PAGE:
Maybe the director edited the comments for his own purposes or maybe the couple really are that caught up in moral code living, but whatever happened, the statements were a tragic misrepresentation of Christianity that is sadly propogated in the name of “Christianity”, often by people claiming to be “Christians”. Is it any wonder that few are interested?
“In the eyes of most of our contemporaries, Christianity is a morality first of all. And have not many epochs of Christian history been characterized by the church’s insistence upon actions and conduct?” (Jacques Ellul, To Will and To Do. Philadelphia: Pilgrim Pr. 1969. pg. 201, Thanks, Alan, for the quotes, lela)
“We have to recognize that Christians themselves have done all they can to create this confusion. God’s revelation has nothing whatever to do with morality.” (Jacques Ellul, The Subversion of Christianity. Grand Rapids: Eerdmans Pub. 1986. pg. 69.)
First, we need to talk about morality and ethics a bit. Time to pull out a few dictionaries.
The word “morality” comes from Roman “moralis” or mos referring to custom, tradition, or habit, and alis refering to people. Moralis is the “customs of the people – conformity or compliance with the societal concept of good or right behavior. Oh-oh, I perceive a problem.
The word “ethics” comes from the Greek word “ethos”. In first century koine Greek it refers to social custom or habit. In mordern English, ethics and morality are basically the same meaning – to determine what is good or right and social approval or disapproval of such activities. Yeah, there’s that problem again.
“Ethos” does appear in the Bible three times.
In Acts 16:21. Paul and Silas were in Philippi. Paul cast out demons from a young girl who was being used by some men for a fortunetelling venture. The men complained to the magistrates saying, “These men (Paul and Silas)…are proclaiming customs which it is not lawful to accept or observe, being Romans.” It is a false accusation that they bring, for Paul was not teaching ethics or morals or customs contrary to Roman law. He was simply proclaiming Jesus Christ.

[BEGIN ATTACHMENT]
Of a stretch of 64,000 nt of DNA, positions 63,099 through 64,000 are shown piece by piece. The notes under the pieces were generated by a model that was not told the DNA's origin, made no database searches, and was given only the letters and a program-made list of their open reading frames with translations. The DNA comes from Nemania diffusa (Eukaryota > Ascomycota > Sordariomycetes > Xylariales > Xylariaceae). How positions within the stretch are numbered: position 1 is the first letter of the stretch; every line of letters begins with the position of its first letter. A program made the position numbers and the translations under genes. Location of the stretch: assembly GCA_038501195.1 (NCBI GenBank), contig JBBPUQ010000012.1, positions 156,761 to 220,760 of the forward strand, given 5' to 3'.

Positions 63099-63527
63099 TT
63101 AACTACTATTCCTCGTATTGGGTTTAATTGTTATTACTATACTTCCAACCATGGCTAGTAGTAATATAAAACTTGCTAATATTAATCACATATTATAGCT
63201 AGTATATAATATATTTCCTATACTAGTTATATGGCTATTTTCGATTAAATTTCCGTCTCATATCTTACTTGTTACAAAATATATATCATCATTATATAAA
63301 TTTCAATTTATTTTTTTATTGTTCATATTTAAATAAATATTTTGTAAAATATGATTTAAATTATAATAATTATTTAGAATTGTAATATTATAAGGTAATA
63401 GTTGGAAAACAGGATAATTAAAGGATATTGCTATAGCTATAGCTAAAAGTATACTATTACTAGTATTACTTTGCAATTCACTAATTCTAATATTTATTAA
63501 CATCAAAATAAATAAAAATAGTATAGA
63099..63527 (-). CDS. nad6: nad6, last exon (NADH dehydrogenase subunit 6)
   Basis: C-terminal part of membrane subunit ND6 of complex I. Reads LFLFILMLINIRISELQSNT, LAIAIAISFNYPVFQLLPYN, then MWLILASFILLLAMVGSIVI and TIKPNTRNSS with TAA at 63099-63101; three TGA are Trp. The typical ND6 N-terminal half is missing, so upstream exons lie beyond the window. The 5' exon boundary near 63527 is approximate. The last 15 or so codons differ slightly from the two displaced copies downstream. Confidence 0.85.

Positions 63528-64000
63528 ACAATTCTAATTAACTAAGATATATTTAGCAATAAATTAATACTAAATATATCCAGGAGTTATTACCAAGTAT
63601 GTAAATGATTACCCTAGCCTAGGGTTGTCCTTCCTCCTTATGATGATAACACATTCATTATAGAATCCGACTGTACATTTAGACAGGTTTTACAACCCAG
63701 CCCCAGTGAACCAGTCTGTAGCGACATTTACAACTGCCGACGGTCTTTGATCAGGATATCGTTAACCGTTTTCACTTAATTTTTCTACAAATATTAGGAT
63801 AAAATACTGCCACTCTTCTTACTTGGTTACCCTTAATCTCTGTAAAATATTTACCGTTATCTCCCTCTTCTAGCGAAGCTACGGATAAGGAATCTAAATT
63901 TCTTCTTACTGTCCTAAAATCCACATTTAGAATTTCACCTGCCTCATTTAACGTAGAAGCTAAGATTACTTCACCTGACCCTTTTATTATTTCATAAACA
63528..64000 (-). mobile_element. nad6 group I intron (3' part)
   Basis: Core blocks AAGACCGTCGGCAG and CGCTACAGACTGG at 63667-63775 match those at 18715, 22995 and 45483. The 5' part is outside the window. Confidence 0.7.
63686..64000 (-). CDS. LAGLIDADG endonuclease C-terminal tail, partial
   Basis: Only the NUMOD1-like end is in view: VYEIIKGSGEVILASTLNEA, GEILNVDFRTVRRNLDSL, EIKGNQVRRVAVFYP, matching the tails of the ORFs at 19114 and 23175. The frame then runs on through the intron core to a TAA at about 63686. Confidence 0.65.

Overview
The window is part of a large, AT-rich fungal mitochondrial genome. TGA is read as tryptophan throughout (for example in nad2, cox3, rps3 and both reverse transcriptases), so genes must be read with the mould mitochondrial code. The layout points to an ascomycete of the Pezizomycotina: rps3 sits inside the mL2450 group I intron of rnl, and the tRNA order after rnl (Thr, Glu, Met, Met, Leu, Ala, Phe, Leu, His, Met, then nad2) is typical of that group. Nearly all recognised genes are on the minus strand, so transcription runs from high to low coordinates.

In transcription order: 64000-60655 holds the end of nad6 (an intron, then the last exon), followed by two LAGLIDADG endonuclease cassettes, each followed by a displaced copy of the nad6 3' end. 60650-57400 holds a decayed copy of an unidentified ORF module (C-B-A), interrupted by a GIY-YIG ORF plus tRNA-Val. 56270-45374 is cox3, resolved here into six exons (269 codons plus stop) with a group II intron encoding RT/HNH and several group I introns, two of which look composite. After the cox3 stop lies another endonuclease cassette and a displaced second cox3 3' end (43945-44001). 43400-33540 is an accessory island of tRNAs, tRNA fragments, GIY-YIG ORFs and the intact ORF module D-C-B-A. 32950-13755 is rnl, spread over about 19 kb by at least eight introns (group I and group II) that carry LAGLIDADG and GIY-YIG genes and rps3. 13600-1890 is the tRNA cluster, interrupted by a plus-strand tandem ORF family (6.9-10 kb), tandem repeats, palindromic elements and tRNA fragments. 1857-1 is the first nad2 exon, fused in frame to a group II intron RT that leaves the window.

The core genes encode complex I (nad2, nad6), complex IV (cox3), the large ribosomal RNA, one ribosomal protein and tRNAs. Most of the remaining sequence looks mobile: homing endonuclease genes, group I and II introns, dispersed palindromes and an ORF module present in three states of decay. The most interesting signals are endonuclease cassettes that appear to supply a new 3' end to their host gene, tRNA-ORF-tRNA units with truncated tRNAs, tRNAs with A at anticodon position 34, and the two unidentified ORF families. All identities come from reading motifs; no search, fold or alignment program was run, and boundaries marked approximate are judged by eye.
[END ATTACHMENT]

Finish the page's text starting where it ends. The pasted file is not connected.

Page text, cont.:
Acts 26:3. Paul was on trial before King Agrippa at Caeserea. In his defense Paul said, “you (King Agrippa) are an expert in all customs and questions among the Jews…” King Agrippa was indeed supposed to be knowledgable of the customs and ethics of the Jewish religion. Paul knew that he was not violating God’s revelation to the Jews, and was therefore being falsely accused.
1Corinthians 15:33. In the midst of his discussion on the resurrection from the dead, Paul quoted a Greek dramatist, Menander, who had written the motto: “Bad company corrupts good morals.” Paul’s usage of the quotation was to make the point that sinful behavior will affect what happens in our resurrection from the dead.
The three usages of ethos in the New Testament are made by: (1) pandering pimps exploiting a young girl and making a false accusation against Paul; (2) the apostle Paul in a correct observation about Jewish religion; and (3) a pagan playwright as an observation about social associations. Not a one of these indicates that Christianity has anything to do with morality or ethics.